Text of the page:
As you may know, most houseplants need bright light to grow and thrive. Light is essential for photosynthesis—a process through which the plant's leaves use energy from the sun's rays to create sugars and other compounds that fuel growth and sustain life. Photosynthesis is what makes plants green (and provides us with oxygen).
However, not all plants require bright sunlight to survive; some can grow perfectly well in low-light conditions.
Here are the five best low-light plants that will grow well in low light.
ZZ Plant (Zamioculcas)
The ZZ plant grows well in a dry environment and pushes the low-light limit to its extreme. Native to East Africa and Tanzania, where it thrives in heat and drought, ZZ has become a popular houseplant because of its tolerance for less-than-perfect conditions.
Snake Plant (Sansevieria)
The Snake plant performs well in dry spells and easily handles moderate to low light. An ideal spot indoors is about 10 feet away from a west or south window. Pay attention to pot tags when buying snake plants. Some varieties, especially variegated ones, need a particular light level to retain the brightest leaf color.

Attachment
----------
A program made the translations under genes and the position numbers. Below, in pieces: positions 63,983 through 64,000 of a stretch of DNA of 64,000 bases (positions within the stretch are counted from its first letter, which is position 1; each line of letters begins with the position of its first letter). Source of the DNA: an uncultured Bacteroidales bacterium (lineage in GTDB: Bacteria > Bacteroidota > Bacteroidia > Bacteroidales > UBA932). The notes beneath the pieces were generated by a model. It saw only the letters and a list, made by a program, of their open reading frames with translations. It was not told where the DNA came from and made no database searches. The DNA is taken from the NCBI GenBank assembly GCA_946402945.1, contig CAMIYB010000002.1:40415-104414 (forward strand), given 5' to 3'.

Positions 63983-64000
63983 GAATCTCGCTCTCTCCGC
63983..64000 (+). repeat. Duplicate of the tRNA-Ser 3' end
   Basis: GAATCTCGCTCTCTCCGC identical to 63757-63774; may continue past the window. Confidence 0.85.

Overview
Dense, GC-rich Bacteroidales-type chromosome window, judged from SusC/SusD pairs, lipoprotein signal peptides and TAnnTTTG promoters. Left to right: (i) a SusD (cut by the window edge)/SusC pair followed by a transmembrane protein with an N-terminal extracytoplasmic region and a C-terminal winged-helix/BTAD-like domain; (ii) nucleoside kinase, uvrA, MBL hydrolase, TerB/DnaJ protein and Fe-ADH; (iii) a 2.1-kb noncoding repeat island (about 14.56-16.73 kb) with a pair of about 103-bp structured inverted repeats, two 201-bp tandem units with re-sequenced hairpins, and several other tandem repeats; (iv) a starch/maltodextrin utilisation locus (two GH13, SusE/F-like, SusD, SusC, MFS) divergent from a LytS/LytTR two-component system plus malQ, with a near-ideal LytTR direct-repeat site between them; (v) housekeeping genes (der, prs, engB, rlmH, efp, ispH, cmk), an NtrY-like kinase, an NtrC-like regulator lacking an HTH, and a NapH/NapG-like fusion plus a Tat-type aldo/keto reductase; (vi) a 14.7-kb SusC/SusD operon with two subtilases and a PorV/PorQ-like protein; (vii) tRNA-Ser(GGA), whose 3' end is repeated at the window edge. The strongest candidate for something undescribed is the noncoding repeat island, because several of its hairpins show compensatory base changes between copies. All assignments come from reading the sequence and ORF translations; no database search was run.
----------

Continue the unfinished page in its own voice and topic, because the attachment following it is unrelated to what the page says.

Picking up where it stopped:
Chinese Evergreen (Aglaonema)
Chinese evergreen (Aglaonema sp.) is a low-light plant that does best in medium-light levels. It grows well in moist to wet conditions but will also survive on dry soil as long as you water it regularly. Chinese evergreen is easy to grow, so it's great for beginners and experienced gardeners!
Pothos (Epipremnum aureum)
Another plant that can be grown indoors or outdoors, pothos, is also known as devil's ivy. It has heart-shaped leaves and will trail along the floor or climb into trees, but it works well in low light.
Pothos grows best in indirect sunlight and does well in various temperatures. It will tolerate neglect, but regular watering and feeding will help it grow faster and look healthier.
Philodendrons should be at the top of your list if you're looking for an excellent low-light plant. The beautiful vines can grow up to 15 feet tall, are easy to care for, and thrive in just about any condition. Its versatility makes it a great addition to your home or office.
Philodendron is native to tropical regions of the Americas, Africa, and Asia. It has been cultivated from at least 1750 CE in French Guiana (French colonies in the Caribbean), where they were grown under arches or trellises with other plants like banana trees and coffee shrubs (hence "philodendron" meaning "tree climber").